LEESBURG — If you were to text 911 on your cellphone, you would get a message saying that text services are not available in your area and asking you to call 911.
But what if you are speech and/or hearing impaired, or you’re in a situation where you feel afraid to talk?
That problem may soon be solved in Lee County.
The Lee County Commission approved an agreement for Texty, a text-to-911 service by Ryan Public Safety Solutions, in Tuesday’s meeting.
Nikki Celinski, the county’s E-911 coordinator, said Lee County will be the first county in the area to have a text-to-911 service. Currently, most of the counties in Georgia with this type of service are located in the metro Atlanta area.
Celinski said that although it is best to call 911 whenever possible, this service does have its benefits.
“First and foremost, we want you to call 911 if possible, but there are some situations where you can’t,” Celinski said. “If you don’t feel safe, you can always text. It just gives a better option for people who might not feel they have the option to call 911.”
“It does sound like a good idea for someone who’s got somebody in the house (where) they can’t talk,” said Commission Chairman Billy Mathis.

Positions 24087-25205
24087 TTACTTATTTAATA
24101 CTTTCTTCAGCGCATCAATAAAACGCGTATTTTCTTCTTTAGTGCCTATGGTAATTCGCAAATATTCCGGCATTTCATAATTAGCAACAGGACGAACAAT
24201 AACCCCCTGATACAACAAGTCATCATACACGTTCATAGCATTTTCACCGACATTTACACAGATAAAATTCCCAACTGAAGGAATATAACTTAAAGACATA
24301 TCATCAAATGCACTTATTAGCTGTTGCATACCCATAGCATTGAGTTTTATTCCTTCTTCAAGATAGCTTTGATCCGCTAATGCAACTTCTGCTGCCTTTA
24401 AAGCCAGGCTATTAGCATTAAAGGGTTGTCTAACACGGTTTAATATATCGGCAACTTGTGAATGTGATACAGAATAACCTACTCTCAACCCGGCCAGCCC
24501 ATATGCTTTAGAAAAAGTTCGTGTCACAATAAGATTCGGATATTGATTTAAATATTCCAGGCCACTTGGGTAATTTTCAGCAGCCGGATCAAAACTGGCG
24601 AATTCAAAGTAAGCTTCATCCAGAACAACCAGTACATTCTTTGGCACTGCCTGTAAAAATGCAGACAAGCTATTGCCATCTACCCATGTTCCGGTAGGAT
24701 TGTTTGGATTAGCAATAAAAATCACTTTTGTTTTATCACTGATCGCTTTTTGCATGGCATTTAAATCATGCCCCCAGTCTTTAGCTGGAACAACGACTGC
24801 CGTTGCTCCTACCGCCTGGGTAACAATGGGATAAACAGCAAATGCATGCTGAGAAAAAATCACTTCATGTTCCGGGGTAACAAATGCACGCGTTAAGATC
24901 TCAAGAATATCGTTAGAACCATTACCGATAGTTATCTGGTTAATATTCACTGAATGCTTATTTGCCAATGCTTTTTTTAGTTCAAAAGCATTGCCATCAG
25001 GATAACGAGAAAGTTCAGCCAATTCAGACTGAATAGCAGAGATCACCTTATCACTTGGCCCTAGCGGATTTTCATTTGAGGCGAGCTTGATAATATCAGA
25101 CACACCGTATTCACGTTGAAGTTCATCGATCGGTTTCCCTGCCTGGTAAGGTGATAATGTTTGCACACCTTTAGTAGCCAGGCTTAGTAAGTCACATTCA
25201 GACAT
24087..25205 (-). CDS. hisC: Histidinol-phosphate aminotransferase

A representative from Ryan Public Safety Solutions said while the percentage of people who text rather than call in the states and counties using Texty is still relatively low, it is often important issues that might not have made it through otherwise.
He also said the text service allows dispatchers to text people who have called 911 and then hung up rather than just call back, and that has increased the number of responses in the areas utilizing the service. People are more likely to text back and explain what happened than they are to pick up the phone and explain. The increased response saves public safety officers time and resources.
Although the agreement was approved Tuesday, Celinski said that they still have to finalize the contract with Texty and Ryan Public Safety Solutions.
“Once we get a contract signed, they’ll start on their end going through the FCC and the phone companies,” Celinski said. “Once it’s up and running, we’ll let everybody know they can text 911.”